Niagara Gazette — Blood-curdling screams pierced the night air. Flames rose to the sky on Center Street. Musket fire and horns signaled the start and end of a battle the likes no one had ever witnessed.
Any onlooker Saturday night unfamiliar with the Flames Through Lewiston event might have thought the village was in serious jeopardy.
But it wasn’t. Instead, the rich history of the Dec. 19, 1813 burning came to life before about 150 curious and, ultimately, thankful viewers, despite the chill in the air and the sprinkles of rain drops falling from the heavens.
“It was very informative,” Lewiston resident Gary Tebo said. “And the music played added a lot to it. Without it, it probably would have been less interesting.”
Tebo, there with his wife, Nancy, said he watched last year as reenactors created a vivid picture of life in the war era.
He said the world they experienced, as their world came to a screeching halt thanks to invading British soldiers who burned Lewiston to the ground and, eventually, did the same to the City of Buffalo days later, was a little different than even the reenactors could portray.
“We’re dressed for this (the weather),” he said. “They weren’t. They weren’t prepared. They had to leave their houses immediately.”
Several moments in the show brought reactions from the crowd, including gasps as Mohawk tribesmen, siding with the English during the war, “slaughtered” residents trying to flee the British attackers. But the gasps were short lived as the audience quickly started to cheer as the Tuscarora Nation quickly came to the aid of the villagers and escorted them to safety, just like the events 199 years ago.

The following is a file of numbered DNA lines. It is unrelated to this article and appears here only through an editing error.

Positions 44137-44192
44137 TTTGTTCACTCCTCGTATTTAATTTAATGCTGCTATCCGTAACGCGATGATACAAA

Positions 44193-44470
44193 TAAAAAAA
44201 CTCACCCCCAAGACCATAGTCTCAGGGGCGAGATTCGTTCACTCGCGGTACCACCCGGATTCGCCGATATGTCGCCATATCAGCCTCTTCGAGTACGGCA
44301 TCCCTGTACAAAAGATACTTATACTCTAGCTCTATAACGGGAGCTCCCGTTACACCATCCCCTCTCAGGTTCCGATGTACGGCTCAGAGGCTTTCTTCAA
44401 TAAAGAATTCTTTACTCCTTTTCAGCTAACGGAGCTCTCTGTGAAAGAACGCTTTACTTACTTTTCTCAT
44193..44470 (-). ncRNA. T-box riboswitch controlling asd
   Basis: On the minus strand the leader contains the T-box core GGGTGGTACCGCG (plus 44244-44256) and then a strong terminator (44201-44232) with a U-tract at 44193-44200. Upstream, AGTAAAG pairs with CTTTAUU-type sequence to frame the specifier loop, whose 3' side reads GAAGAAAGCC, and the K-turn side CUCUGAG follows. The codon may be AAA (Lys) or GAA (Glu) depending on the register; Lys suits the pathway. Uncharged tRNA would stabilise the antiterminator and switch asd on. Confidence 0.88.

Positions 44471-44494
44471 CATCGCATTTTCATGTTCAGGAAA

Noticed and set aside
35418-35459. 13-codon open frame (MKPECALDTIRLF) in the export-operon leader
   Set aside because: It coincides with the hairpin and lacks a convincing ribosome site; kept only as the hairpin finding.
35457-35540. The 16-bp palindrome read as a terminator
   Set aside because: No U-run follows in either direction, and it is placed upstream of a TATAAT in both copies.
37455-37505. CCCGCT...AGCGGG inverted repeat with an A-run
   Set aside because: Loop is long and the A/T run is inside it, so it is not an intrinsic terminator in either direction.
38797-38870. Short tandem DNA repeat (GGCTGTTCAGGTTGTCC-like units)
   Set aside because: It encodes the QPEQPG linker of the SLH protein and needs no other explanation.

The cheers and even “thank you’s” from the onlookers caught the attention of at least one of the natives in attendance Saturday.
“We’ve been doing this for a couple years now,” Tuscarora representative Neil Patterson Sr. said.
The most important part of the event is the historical significance of the burning of Lewiston, a trade hub one time larger in population than Buffalo. But it’s also about the shared experiences with the Tuscarora, whose history is intertwined.
Darwin N. John, a Seneca who portrayed a Tuscarora native in the reenactment, said the event shows just how connected the two really are.
“It’s part of our heritage,” he said. “This is just a little bit of the history of the area.”
So is this the last of the Flames event? Historical Association of Lewiston President Bruce Sutherland thinks it’s time to end the night reenactments. But there is one last Flames celebration to come. Next year, as the village recognizes 200 years since real flames destroyed the lives of hundreds of residents, a new monument will be dedicated and a day-time reenactment will involve more than Center Street.
“I think remembering the bicentennial is good,” Sutherland said. “And if someone wants to organize something like this after that, that’s fine. But we’re going to put our efforts into other things, including trying to do something with the Frontier House.
“And Lee Simonson, the event creator, will probably think of something else. We have a lot of creative people on our board. We can probably think of some other aspects of our village’s history to explore.”